At Dartmouth, nine of the head coaching positions of women’s teams, over half, were held by men in 2020. It bolsters the argument that the difference in pay can be chalked up to the gender of the team, not the gender of the coach. In other words, Dartmouth, like many schools, places more value on men’s sports than women’s. (None of the head coaches of men’s teams were women.)

The federal Equity in Athletics Disclosure Act doesn’t require schools to release the salaries of individual coaches. Dartmouth declined a Valley News request for the salary information. Like many states, New Hampshire requires public institutions to make public individual coaches’ salaries.

At the University of New Hampshire, the head coach of the men’s basketball team, Bill Herrion, earned a base salary of $185,000 in 2020. The head coach of the women’s basketball team, Kelsey Hogan, was paid $61,200.

The average salary disparity between men’s and women’s coaches can be skewed by football, the most prominent sport at many schools.

As of June 30, 2020, UNH head football coach Sean McDonnell was earning an annual base salary of $290,000, putting him among the top five highest-paid UNH employees.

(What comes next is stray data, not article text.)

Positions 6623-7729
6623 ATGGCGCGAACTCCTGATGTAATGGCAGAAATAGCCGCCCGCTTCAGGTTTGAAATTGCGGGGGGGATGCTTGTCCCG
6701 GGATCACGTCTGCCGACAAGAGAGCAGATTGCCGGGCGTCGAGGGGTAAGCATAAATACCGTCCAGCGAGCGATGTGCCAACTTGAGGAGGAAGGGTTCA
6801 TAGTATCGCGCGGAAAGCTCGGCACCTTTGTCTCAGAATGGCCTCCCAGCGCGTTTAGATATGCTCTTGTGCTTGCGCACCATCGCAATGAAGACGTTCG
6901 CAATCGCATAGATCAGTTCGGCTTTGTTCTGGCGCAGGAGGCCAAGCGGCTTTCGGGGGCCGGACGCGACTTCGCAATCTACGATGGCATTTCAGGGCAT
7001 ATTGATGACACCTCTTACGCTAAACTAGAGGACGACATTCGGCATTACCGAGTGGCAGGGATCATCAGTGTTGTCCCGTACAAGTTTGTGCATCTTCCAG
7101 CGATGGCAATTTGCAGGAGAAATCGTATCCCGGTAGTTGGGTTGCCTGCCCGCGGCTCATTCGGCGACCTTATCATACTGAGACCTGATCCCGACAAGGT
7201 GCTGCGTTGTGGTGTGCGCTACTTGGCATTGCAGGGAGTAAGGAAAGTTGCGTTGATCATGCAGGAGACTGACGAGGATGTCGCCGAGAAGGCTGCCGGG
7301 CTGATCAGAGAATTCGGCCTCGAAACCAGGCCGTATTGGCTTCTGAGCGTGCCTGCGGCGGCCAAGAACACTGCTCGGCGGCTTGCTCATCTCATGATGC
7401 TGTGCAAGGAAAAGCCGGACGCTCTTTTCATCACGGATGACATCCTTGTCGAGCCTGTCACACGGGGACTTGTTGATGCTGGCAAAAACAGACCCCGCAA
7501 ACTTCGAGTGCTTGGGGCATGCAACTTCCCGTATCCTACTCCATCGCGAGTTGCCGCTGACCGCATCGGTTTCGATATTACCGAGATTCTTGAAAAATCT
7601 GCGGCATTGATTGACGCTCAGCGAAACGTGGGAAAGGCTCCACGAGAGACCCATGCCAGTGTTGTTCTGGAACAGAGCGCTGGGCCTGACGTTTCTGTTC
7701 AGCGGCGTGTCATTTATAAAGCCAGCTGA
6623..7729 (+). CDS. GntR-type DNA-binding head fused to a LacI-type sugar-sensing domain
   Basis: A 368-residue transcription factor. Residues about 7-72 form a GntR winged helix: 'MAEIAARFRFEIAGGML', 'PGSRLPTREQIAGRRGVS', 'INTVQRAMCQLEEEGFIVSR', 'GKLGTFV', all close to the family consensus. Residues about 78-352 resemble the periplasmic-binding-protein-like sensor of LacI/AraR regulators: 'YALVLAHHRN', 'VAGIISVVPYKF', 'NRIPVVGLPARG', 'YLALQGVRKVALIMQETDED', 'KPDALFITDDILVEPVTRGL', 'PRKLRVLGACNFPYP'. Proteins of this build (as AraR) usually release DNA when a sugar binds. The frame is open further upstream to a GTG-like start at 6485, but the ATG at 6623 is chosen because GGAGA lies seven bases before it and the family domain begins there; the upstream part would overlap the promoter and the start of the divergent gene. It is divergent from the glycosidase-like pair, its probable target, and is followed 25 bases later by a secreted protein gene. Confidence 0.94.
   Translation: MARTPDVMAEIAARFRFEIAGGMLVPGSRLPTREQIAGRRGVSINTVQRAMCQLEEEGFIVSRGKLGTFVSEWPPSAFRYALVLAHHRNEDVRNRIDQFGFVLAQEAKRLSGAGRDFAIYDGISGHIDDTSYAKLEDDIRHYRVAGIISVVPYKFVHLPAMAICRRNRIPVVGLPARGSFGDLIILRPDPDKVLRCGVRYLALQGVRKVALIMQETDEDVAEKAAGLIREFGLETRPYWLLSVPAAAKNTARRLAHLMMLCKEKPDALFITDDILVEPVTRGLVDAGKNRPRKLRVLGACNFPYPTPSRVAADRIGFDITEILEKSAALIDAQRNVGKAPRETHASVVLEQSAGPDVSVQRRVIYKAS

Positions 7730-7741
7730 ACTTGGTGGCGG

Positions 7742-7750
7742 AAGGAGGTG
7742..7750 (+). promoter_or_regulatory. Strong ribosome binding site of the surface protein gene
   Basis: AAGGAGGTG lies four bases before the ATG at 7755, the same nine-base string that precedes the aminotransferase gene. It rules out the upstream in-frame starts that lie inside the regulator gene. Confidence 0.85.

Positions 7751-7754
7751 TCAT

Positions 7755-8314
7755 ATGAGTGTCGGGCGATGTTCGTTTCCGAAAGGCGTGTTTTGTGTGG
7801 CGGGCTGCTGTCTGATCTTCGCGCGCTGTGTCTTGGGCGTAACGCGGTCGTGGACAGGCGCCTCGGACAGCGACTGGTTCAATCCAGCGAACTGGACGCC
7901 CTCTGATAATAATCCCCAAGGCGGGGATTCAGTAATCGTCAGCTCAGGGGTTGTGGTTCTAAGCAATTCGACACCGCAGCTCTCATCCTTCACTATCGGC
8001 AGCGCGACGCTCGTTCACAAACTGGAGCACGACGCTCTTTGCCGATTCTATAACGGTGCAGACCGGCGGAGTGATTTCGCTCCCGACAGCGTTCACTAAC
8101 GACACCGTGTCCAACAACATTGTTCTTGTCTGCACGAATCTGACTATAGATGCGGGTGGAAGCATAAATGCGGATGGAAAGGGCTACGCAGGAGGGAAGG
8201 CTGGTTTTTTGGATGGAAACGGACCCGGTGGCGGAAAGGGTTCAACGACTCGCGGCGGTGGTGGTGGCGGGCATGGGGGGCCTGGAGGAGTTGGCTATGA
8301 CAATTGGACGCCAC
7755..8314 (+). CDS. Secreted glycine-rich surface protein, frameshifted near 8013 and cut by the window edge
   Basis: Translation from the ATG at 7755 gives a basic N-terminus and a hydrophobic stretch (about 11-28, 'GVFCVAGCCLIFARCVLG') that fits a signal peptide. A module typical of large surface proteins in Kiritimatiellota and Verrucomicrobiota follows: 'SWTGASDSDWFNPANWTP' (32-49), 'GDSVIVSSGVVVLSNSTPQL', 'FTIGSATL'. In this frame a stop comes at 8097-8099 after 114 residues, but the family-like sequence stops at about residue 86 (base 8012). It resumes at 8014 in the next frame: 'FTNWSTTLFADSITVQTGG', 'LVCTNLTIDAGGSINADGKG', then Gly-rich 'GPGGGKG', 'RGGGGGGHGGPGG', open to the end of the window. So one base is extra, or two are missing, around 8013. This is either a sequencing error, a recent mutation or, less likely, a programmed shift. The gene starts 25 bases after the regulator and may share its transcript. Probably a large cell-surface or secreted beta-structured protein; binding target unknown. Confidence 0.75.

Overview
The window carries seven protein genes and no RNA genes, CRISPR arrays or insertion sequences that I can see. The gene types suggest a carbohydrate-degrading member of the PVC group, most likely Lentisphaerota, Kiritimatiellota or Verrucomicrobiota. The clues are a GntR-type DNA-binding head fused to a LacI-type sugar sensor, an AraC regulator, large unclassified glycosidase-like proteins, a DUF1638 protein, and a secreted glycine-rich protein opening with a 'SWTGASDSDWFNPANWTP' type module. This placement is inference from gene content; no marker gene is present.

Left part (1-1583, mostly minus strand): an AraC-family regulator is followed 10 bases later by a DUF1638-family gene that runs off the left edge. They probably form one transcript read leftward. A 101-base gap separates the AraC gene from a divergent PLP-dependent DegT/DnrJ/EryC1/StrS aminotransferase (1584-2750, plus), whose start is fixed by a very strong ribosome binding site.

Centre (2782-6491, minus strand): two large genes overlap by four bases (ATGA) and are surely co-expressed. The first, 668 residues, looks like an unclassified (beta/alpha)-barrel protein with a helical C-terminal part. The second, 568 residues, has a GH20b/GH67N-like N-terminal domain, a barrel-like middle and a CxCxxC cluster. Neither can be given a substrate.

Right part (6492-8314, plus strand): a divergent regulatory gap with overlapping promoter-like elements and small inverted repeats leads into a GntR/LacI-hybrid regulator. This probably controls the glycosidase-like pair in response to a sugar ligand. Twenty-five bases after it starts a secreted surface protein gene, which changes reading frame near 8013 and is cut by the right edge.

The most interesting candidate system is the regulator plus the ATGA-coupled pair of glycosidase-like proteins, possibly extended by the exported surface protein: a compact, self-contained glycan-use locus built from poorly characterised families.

At Dartmouth, the disparity extends beyond coaches’ pay. Under the Equity in Athletics Disclosure Act, schools must report team operating expenses, which includes such things as travel, lodging, meals, uniforms, equipment and officials.

Dartmouth reported operating expenses for the men’s basketball program at $376,406 while women’s basketball came in at $261,522. The men’s ice hockey program racked up $374,458 in operating expenses compared to $211,974 for women’s hockey. 

A note on the form indicates that travel expenses for the men’s teams, as well as equipment for men’s hockey, may be factors. (Dartmouth officials declined to explain the note in greater detail.)

Under Title IX, schools don’t have to spend an equal amount of money on men and women’s sports, but they are required to ensure that “male and female student-athletes must receive equitable ‘treatment’ and ‘benefits’ ” and that the same amount of money be spent in scholarships as is proportional to participation, according to the NCAA.

The difference in spending also trickled down to recruiting budgets. Of the total $813,076 that Dartmouth spent on recruiting, $480,145 (59%) went to men’s teams and $332,931 (41%) was devoted to women’s teams.